15 September 2005

The Analysis of Presocratic Thought

Refute me if I'm wrong. You'd be doing me a favor.

I've been harping on Xenophanes, I now realize, because I want to make a larger point about how we analyse presocratic thought and therefore properly assess its contributions.

The interpretation of Xenophanes that I see in McKirahan and Hussey strikes me as 'encyclopaedist' history, in MacIntyre's sense. It takes a distinction from the Enlightenment, which opposes Reason to authority and tradition; it holds that 'Reason' is a single, uniform, framework; it supposes that 'Science' arises once the viewpoint of 'Reason' is adopted; and therefore it looks to find, in the presocratics (who are at the origin of science) the adoption of this viewpoint and framework, to the exclusion of competitors.

Besides going beyond the evidence, that sort of interpretation seems to me on broad grounds to be inappropriate. Thales perhaps takes his ideas from Near Eastern creation myths--or at least, if he did, no one would be surprised. Pythagoras is evidently not a proponent of Reason, in any usual sense. Parmenides presents his doctrine as if a revelation. So does Heracleitus (although he is doing the revealing). One sees the same thing in what comes after: Socrates accepts revelations from a spiritual being; he takes received views seriously, as received. Plato takes inspiration from myths. Aristotle's method of sifting through endoxa is all about giving authoritative views their due weight. Etc.

Yes, of course, there are various moves one can make--"It's insofar as they adopt the viewpoint of Reason that they are philosophers (or scientists)"; "The religious language is allegorical (conventional, demythologized)"; and so on--but at what point is theory driving data, then?

However, a more serious concern, for me, is that this reason vs. tradition opposition is too blunt. It may, therefore, lead us to overlook more interesting things, that perhaps better account for the importance of the presocratics ... even Xenophanes (yes, yet another post to come).


David said...


This may be old news to you but Peter Kingsley's book on Empedocles argues in a similar vein to what you are saying. What always struck me was how decisions made by the 20th century editors of Empedocles's work profoundly influenced how scholars viewed his philosophy even though those editors possessed an understanding of the cosmos far different from his.

Apollodorus said...

Your dissatisfaction with the tradition/reason dichotomy as applied to the pre-Socratics, or to virtually anyone in Greek philosophy, seems entirely warranted. You've gone back and forth, though, between contrasting 'reason' with tradition and contrasting it with revelation on the other hand. Revelation tends, historically, to get itself embodied in tradition, of course, but the two concepts differ significantly enough that it might be best to separate them for a consideration of Greek attitudes to them. As you say, Parmenides presents his thought as though a revelation, but he maintains a distaste for the ideas passed down by 'tradition,' while someone like Protagoras apparently paid quite a lot of attention to 'tradition' even though he took a strictly agnostic view on gods, and therefore on divine revelation.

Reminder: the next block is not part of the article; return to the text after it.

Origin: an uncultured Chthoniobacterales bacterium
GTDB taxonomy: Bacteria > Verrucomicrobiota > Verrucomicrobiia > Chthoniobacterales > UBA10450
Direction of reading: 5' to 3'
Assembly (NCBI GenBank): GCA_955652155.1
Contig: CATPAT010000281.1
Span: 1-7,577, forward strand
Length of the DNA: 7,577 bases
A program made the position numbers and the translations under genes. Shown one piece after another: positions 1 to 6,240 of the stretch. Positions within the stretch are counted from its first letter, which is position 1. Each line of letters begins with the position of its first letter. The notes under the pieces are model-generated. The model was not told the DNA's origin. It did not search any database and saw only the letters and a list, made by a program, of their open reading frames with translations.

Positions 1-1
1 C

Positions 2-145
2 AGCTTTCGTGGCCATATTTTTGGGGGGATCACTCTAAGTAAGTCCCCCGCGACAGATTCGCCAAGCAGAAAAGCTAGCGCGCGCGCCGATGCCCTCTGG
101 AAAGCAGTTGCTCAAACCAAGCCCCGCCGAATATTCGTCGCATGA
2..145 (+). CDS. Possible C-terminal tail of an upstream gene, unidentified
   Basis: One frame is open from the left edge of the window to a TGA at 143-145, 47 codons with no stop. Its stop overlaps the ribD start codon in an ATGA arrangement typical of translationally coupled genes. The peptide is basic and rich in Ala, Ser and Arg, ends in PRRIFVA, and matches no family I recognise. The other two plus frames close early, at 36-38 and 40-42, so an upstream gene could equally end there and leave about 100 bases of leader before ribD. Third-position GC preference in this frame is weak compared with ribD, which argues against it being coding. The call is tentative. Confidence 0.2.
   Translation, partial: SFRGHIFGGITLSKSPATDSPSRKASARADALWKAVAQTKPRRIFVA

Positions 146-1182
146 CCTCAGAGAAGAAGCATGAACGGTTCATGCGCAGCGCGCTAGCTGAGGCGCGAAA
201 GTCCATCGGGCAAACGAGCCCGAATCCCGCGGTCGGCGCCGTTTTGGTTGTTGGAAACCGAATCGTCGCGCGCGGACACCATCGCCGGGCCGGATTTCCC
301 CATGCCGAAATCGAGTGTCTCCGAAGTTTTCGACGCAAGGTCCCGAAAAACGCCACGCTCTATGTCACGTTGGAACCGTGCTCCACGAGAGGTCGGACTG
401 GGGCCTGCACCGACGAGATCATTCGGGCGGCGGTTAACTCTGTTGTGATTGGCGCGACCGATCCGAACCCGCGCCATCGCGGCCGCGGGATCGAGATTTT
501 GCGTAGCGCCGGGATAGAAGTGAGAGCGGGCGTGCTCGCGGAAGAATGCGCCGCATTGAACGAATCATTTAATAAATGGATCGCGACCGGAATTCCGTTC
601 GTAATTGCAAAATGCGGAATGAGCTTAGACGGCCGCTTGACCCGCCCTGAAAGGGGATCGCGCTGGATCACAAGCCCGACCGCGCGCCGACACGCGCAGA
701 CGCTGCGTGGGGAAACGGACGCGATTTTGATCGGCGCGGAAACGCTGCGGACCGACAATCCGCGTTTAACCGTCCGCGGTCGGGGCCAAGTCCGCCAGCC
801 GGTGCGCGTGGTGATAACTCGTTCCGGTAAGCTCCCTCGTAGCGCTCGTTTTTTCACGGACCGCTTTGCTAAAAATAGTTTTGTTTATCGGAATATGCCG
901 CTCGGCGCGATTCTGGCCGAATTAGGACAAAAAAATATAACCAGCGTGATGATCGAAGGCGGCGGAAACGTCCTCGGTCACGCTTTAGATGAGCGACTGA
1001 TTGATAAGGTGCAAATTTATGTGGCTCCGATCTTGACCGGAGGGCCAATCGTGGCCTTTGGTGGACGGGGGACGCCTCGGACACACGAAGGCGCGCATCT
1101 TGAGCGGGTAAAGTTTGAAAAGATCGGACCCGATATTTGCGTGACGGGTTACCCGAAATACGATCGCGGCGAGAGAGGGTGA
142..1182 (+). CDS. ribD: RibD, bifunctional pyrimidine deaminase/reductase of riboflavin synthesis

Further complicating things is that the Greeks never seem to consider 'tradition' per se; the closest explicit considerations would be, what, discussions of nomos in general? The idea of 'reason' that usually gets invoked seems fairly unexamined, too. What, after all, is 'reason' that it is somehow opposed to tradition in the sense of things passed down over generations? Even Socrates, whom one would think of as a pro-reason, anti-tradition figure if anyone would be, seems actually to require a context of tradition in order to operate. The same goes, of course, for Aristotle and endoxa, as you mention. Even the 'mythos/logos' distinction seems to overlook the fact that poets in the Greek tradition were not all unreflective and uncritical, despite some less apparently unsupported distinctions between the way that Greek authors handle the two concepts. Perhaps a better way to frame the question is to ask how Greek thinkers conceived of the relationship between individual thinkers and the traditions of thought which they inherited qua inherited thought? Some fairly clear answers suggest themselves in the case of Aristotle, perhaps less so in Plato, but would our evidence for pre-Socratic thought even be full enough to tell us very much in that regard?

Anonymous said...

These are helpful distinctions. And I find the questions you pose at the end helpful as well. Broadly, one finds among Greek thinkers not a jealously over the 'autonomy' of Reason, but rather different stances (as I think you are suggesting) as regards how much someone wants to think of himself as an 'individual' or even 'loner'. Someone who was a 'loner' might still have his own way of picking through tradition, authorities, and (what he took to be) revelation. 

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